I get these floods of emails that seek to offer a rationale, in essence, for why, no matter what, the Jews are still reviled in the world. And I completely understand my peers desire to intellectualize the political process, to discover and insist on a rationale of “if only.” If only Netanyahu or Sharon or Begin or Bush hadn’t pursued their myopic approach to Jewish security, Oslo and Camp David and Copenhagen would have come to much more than they did. And in certain ways, they’re right. Israel and America have broken too many promises to disinherited people in the name of “freedom and democracy and security for peace loving people everywhere.” Israeli films, TV shows, movies and newspapers are filled with “Jews gone bad” stories. Yes, the great injunction of Jewish history, “to care for the stranger for you were strangers in the land of Egypt” is a hard lesson to learn. Clearly. Which is why our entire religious tradition rises and falls on this central premise. And the best people to look to for Israel’s foibles? Her own people who can speak out loudly, clearly and freely and do declare “J’accuse Mr. Netanyahu!” without fear of being picked up and never seen again.

And I can do this self-investigation and self-accusation all day long. But at some point, it becomes a fool’s errand. And far too often since 1993, I resent “the other side” for making me look like a fool. And it feels as if my foolishness hit new heights at Durban. For me, the UN Conference on Racism in Durban, South Africa in 2001 has become “Ground Zero.” A “Ground Zero” that despite the fall of the Berlin Wall and the USSR, anti-Semitism, well, let’s call it what it is, Jew hatred is as alive and well in the world as it was for the Church and Chmelniki and Hitler. It was in Durban, South Africa, within the context of a worldwide “effort” to combat racism, that for sale was the most virulently anti-Semitic text written in our time, perhaps only bested by Mein Kumpf, “The Protocols for the Elders of Zion.” But who was really surprised by this? This was a worldwide convergence of nations prior to which was a preparatory meeting which took place in Tehran, Iran and set out as its main agenda topic the effort for the UN to affirm “Zionism as Racism.” If it hadn’t been as tragic a moment as it was, it would have been laughable. In a world where Israel was then and still is the only country in the Middle East in which the minority population is so free that exercising its vote could represent a palpable threat to an amazingly incumbent administration, where are the world’s leaders? Why are they unwilling to say, “Israel isn’t perfect but do we really believe that a better way exists as long as its neighbors still insist on not declaring a permanent, fully recognized, legitimation of even just the UN’s 1948 partition plan (less land than that which is within the Green Line)?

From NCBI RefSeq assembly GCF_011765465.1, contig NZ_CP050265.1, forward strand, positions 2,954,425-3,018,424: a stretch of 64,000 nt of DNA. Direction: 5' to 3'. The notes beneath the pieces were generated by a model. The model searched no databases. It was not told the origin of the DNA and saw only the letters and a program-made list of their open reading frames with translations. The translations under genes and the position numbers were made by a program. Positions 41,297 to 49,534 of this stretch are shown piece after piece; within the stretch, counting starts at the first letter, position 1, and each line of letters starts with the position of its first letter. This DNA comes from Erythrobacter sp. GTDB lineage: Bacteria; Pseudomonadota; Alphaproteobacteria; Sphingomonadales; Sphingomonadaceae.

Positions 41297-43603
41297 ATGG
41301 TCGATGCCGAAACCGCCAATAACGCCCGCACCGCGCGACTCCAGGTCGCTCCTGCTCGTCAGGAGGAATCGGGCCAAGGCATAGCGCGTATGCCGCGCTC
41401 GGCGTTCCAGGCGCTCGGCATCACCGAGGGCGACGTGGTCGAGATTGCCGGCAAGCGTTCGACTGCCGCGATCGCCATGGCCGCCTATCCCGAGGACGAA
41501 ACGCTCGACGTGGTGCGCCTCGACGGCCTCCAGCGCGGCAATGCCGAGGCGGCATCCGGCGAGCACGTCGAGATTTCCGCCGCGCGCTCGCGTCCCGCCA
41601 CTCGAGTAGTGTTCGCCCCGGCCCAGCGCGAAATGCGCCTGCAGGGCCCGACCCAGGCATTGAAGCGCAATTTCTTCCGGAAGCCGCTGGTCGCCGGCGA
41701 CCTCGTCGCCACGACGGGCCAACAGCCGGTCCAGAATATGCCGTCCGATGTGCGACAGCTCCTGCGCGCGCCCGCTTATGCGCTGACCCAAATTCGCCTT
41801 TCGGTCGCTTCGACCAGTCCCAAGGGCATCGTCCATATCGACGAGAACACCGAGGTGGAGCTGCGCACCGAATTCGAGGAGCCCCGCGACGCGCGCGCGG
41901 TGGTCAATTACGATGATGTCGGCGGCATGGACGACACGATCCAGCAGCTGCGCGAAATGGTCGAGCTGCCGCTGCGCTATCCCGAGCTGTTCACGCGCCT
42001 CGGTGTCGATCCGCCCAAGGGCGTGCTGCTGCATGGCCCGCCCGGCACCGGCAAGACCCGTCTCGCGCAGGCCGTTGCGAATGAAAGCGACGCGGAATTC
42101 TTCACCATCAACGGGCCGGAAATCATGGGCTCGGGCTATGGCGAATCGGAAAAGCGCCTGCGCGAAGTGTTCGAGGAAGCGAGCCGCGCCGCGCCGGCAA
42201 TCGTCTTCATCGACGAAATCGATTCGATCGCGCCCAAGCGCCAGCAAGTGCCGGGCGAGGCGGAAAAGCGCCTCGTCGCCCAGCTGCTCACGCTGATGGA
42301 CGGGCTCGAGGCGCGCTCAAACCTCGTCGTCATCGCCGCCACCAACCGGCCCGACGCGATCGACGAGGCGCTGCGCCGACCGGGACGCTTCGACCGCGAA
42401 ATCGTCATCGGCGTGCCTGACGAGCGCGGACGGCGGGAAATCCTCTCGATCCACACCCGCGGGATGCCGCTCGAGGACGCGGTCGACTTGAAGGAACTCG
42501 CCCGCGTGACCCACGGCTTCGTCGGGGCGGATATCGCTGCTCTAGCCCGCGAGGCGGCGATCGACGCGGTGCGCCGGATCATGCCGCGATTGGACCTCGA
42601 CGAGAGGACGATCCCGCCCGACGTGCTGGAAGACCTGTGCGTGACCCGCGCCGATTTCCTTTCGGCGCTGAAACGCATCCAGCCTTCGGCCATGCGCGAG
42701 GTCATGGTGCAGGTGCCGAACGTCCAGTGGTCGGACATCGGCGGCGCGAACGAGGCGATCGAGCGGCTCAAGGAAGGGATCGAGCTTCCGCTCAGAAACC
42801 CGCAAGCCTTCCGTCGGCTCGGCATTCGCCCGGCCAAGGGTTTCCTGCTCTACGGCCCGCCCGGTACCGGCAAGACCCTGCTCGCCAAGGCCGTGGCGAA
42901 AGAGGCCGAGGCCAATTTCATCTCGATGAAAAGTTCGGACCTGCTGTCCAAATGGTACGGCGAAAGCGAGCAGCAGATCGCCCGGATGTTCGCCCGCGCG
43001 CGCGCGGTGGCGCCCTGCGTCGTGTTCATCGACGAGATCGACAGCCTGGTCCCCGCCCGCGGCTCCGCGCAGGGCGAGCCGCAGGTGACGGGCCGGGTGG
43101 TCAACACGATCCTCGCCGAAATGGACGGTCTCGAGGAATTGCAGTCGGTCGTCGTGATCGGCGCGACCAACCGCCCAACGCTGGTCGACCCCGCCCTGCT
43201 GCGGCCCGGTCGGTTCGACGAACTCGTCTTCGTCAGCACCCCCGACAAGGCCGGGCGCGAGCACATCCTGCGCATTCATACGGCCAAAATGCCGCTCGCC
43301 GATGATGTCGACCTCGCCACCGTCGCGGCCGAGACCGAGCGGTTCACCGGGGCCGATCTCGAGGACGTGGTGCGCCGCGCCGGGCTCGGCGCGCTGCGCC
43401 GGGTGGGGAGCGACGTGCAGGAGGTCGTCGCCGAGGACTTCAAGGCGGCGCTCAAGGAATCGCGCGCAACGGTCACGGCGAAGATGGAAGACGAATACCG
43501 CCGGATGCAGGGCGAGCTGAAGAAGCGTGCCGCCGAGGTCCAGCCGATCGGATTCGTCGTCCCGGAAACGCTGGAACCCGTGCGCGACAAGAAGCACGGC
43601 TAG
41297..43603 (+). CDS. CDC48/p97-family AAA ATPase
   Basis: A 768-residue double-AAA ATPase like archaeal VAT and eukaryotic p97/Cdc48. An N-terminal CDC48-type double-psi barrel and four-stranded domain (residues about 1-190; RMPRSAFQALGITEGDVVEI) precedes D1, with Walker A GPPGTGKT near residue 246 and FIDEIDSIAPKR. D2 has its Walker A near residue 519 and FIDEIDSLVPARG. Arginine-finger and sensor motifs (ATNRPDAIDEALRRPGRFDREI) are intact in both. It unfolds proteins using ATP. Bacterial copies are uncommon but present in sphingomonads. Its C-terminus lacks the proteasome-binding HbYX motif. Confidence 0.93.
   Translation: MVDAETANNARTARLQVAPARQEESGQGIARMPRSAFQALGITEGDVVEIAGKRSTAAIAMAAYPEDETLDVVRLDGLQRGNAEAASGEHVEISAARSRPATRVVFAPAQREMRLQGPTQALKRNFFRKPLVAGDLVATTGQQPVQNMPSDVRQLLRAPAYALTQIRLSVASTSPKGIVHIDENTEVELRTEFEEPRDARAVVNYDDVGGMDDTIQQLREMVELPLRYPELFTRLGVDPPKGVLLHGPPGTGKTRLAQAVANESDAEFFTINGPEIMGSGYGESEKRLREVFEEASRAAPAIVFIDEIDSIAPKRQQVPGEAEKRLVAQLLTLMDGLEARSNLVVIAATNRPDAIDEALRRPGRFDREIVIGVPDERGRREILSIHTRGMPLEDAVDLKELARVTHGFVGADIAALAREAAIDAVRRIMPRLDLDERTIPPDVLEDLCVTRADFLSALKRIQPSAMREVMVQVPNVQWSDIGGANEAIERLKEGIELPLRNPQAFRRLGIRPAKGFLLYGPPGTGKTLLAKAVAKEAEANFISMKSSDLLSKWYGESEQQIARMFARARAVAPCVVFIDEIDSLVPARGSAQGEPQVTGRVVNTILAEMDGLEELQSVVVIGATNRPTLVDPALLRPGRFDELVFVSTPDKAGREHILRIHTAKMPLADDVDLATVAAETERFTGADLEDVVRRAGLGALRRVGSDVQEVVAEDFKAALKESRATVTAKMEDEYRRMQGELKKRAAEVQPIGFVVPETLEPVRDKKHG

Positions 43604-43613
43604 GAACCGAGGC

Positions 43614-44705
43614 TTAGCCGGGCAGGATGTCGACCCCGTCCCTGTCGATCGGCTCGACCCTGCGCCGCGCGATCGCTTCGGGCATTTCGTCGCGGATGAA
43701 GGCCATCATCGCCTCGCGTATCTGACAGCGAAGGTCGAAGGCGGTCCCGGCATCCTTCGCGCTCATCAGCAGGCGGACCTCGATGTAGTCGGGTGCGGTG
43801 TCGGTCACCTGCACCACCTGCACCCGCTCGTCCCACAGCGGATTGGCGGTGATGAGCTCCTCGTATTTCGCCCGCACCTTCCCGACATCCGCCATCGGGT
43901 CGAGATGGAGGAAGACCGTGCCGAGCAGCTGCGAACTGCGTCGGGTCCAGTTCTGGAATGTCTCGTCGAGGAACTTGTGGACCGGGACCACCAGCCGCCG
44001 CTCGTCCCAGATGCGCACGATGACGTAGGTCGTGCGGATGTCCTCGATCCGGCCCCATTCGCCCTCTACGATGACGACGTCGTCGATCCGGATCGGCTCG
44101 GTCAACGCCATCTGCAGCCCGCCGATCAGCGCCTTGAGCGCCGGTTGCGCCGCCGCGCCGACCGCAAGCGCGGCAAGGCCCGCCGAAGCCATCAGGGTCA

My broken heart is in the East. There is a powerful movement amongst so many of my peers that Israel is just going to have to go it alone. That we’ve done all that we can do and she just can’t get out of her own way. But so much of what modern Judaism is today presumes that even if anti-Semitism isn’t dead, we’ll be able to recognize it this time when it rears its head. I will not relegate all of the worst of the news these days to anti-Semitism. But to ignore that it is still here and it is real and it is the primary engine driving so much of the world’s pivot away from or against the Jewish nation, is to stick our heads in the sand and recite Niemoller’s poem incomprehensibly until the last line, when its too late

First they came for the Socialists, and I did not speak out—
Because I was not a Socialist.

Then they came for the Trade Unionists, and I did not speak out—
Because I was not a Trade Unionist.

Then they came for the Jews, and I did not speak out—
Because I was not a Jew.

Then they came for me—and there was no one left to speak for me.